The first at the al-Omar Oil Field base, where Khalil al-Wahsh, Abu Khawla’s deputy, was arrested, and the second at the al-Wazir Rest House base in the al-Hasakah countryside, where the general headquarters of the SDF Command was built and the residence of its leader, Mazloum Abdi.
Therefore, Shawakh asserted that the Coalition was aware of luring “Abu Khawla” to its military bases in al-Hasakah and Deir Ezzor and that these bases had previously been prepared after assurances from the International Coalition.
The researcher believes that the International Coalition had previously called on the SDF and the DMC to mediate in resolving the previous dispute between them about a month ago, so it cannot be said that the Coalition did not intervene, but rather it is still supervising and following up at least on this process.
Why would the Coalition get involved?
The DMC’s violations have always been at the forefront of the events in the areas controlled by the SDF in Deir Ezzor during the past years, including the management of smuggling operations between the two banks of the Euphrates River and others related to the rights of the local people, which the SDF has tried to shed light on recently.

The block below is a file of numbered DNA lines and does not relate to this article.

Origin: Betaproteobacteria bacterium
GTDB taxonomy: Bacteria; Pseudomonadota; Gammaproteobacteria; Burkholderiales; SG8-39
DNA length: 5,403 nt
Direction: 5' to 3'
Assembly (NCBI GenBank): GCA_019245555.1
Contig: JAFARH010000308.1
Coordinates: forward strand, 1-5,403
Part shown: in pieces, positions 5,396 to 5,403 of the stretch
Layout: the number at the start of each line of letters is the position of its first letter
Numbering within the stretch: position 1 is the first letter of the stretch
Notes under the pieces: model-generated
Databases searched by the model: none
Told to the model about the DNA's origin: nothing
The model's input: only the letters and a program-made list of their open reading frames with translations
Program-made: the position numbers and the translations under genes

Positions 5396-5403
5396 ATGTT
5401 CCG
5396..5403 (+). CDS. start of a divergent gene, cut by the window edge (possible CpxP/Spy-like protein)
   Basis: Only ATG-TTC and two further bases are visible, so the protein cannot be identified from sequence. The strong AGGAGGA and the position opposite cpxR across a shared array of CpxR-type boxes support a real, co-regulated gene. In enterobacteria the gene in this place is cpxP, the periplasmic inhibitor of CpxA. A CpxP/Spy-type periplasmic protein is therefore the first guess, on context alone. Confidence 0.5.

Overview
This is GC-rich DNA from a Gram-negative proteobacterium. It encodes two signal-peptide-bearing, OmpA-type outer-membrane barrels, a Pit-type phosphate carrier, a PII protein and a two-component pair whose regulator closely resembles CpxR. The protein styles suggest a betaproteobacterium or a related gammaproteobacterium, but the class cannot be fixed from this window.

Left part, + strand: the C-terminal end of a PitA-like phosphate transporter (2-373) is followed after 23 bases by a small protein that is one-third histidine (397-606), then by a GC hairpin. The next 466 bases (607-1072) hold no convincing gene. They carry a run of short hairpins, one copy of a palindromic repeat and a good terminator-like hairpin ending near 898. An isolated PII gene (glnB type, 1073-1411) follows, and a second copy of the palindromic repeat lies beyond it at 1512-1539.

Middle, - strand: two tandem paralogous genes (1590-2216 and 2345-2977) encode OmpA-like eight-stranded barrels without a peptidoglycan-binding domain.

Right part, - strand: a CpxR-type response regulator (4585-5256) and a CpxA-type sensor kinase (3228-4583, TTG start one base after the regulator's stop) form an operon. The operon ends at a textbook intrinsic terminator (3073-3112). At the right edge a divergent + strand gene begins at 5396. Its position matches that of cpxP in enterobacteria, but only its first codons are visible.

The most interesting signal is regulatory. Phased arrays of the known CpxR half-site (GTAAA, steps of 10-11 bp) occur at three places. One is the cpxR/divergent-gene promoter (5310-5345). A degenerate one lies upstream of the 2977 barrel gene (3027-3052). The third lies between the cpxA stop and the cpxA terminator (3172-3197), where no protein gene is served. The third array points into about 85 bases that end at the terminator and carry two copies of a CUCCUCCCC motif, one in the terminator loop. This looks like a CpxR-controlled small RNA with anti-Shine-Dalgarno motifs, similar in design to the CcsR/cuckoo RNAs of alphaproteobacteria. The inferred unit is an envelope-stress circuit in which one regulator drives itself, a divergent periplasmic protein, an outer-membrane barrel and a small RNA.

The most prominent of these violations was in mid-December 2022 when the villages in northern Deir Ezzor witnessed security tension that lasted for days after the bodies of two girls were found in the area whom the DMC was accused of kidnapping earlier.
The region witnessed protests that lasted for days, during which armed men from the Baggara tribe threatened to escalate against the DMC and its leader, “Abu Khawla,” according to a video recording published by the local Nahr Media network.